Considering now the stud 38 in greater detail with particular reference to FIGS. 2 and 3 of the drawings, it is preferably formed of two identical cold rolled elongated channels 73 and 75 and are secured symmetrically back-to-back in a mirror image. Each one of the channels 73 and 75 has a unitary one piece construction, and is generally U-shaped in cross-section throughout its entire length.
The channel 73 includes a pair of leg portions 77 and 79, and an interconnecting bight portion 82. Similarly, the channel 75 includes a pair of leg portions 84 and 86 generally identical to the leg portions 77 and 79, and an interconnecting bight portion 88 which is generally identical to the bight portion 82. For brevity and clarity purposes, only the leg portions 77 and 86 will be described hereinafter in greater detail. The letter "A" has been added to the reference characters of various parts of the leg portion 86 which are similar to corresponding parts of the leg portion 77.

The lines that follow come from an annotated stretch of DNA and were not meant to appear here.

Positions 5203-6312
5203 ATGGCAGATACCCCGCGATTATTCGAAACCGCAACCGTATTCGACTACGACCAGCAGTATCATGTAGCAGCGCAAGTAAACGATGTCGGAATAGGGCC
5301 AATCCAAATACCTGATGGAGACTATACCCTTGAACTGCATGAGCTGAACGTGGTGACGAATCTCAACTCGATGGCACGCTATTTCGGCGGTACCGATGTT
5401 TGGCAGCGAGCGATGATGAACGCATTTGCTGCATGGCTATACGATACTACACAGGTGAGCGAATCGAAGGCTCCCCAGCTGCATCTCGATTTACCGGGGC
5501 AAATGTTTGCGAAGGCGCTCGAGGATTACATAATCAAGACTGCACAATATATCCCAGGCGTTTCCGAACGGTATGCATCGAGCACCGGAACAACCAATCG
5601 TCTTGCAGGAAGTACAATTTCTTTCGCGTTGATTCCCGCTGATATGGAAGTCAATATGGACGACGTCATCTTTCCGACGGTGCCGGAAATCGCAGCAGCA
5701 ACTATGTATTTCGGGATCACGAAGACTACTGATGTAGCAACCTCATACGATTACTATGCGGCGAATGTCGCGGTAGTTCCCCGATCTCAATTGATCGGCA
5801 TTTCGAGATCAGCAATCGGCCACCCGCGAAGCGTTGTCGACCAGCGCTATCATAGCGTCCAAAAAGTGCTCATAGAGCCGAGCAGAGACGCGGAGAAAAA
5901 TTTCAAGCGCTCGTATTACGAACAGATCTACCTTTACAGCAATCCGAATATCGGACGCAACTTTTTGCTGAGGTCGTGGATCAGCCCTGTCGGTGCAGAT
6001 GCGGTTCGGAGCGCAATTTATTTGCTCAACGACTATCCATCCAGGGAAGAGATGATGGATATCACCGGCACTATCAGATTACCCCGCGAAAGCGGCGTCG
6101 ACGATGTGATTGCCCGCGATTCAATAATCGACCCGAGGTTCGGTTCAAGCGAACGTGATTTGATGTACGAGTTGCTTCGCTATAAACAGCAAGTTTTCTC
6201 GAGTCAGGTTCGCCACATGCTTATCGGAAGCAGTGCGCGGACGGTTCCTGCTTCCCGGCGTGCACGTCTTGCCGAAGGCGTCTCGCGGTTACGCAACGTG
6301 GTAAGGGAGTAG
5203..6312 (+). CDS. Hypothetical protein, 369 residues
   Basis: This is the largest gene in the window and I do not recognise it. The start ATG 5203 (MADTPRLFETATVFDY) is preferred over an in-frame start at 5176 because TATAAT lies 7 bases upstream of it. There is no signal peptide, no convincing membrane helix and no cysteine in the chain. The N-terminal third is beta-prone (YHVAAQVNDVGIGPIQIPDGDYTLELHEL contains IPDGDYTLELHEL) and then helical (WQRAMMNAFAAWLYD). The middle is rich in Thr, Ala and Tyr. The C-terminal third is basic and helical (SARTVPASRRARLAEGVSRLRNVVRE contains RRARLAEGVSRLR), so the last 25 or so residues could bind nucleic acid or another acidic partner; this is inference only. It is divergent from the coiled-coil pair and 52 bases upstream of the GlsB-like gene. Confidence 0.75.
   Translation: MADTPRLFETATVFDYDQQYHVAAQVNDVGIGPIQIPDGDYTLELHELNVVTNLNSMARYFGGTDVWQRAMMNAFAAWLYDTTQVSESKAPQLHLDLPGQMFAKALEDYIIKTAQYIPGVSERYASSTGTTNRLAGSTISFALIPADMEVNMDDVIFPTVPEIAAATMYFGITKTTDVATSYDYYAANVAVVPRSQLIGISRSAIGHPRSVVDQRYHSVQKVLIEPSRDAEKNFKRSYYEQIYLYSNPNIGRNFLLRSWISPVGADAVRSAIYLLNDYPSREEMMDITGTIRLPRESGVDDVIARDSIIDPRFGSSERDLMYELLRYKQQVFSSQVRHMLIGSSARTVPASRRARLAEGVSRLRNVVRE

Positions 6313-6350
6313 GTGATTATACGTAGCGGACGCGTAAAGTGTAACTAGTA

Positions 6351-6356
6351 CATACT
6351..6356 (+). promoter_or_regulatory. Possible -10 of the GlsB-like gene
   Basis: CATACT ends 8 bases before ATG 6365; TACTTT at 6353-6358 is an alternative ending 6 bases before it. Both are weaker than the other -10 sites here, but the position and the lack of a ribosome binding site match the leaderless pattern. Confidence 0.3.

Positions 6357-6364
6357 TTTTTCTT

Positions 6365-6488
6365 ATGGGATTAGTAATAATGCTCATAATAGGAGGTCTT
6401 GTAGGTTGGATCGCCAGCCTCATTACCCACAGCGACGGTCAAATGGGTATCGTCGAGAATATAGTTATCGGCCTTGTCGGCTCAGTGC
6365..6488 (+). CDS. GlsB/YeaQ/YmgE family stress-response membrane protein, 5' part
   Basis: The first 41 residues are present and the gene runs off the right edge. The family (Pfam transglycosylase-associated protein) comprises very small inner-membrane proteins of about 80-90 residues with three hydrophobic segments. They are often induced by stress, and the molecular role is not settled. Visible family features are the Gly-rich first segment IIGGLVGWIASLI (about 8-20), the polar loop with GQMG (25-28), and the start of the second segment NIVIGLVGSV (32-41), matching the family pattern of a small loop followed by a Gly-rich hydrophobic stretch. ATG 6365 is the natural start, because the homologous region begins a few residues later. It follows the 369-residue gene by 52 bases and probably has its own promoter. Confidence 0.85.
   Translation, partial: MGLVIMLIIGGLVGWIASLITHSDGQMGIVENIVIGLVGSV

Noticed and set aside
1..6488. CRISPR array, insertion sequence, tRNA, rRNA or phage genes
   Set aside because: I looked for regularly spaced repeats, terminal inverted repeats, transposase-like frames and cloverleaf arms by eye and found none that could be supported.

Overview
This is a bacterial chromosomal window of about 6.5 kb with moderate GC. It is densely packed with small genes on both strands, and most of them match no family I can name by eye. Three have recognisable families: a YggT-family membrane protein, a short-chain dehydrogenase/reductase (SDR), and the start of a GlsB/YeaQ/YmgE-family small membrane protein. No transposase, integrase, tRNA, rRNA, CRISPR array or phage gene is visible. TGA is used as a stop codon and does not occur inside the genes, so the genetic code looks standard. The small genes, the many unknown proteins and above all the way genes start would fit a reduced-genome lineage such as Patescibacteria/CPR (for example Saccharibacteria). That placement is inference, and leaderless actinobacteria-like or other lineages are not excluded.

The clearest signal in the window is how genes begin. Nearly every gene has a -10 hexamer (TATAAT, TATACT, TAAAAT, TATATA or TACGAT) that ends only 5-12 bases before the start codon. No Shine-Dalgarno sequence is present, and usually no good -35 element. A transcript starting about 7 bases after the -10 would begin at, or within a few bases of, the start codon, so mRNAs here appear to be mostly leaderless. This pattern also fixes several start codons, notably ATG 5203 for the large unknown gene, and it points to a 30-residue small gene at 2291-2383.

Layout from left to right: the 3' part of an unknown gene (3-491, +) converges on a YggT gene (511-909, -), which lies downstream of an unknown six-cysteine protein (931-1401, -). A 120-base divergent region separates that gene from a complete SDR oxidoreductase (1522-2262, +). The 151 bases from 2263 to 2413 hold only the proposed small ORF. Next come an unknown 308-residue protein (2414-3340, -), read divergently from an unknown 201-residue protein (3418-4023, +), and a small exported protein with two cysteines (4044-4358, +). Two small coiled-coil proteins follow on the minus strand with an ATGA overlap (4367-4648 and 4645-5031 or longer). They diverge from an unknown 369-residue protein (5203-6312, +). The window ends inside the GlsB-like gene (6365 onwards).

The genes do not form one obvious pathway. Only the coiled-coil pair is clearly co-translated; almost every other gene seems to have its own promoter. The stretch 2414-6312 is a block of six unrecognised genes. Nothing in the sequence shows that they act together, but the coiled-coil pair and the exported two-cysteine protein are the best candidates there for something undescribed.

The leg portion 77 includes a series of discrete steps 80, 81 and 83, which depend integrally from, at generally right angles to, the bight portion 82, and which terminate in a flange retaining section 93. The discrete steps 80, 81 and 83 of the leg portion 77 coordinate with the corresponding discrete steps 80A, 81A and 83A of the leg portion 86 to form a central stepped section 91 for receiving and retaining frictionally, the front portion 101 of the bracket support 44.
The flange retaining sections 93 and 93A are disposed symmetrically on either side of the central stepped section 91. The flange retaining sections 93 and 93A further coordinate with the stepped section 91 to form a shoulder portion 35, for securing the flanges 110 and 111 of the bracket support 44 to the stud 38, and for rigidifying the structure of the leg portion 77.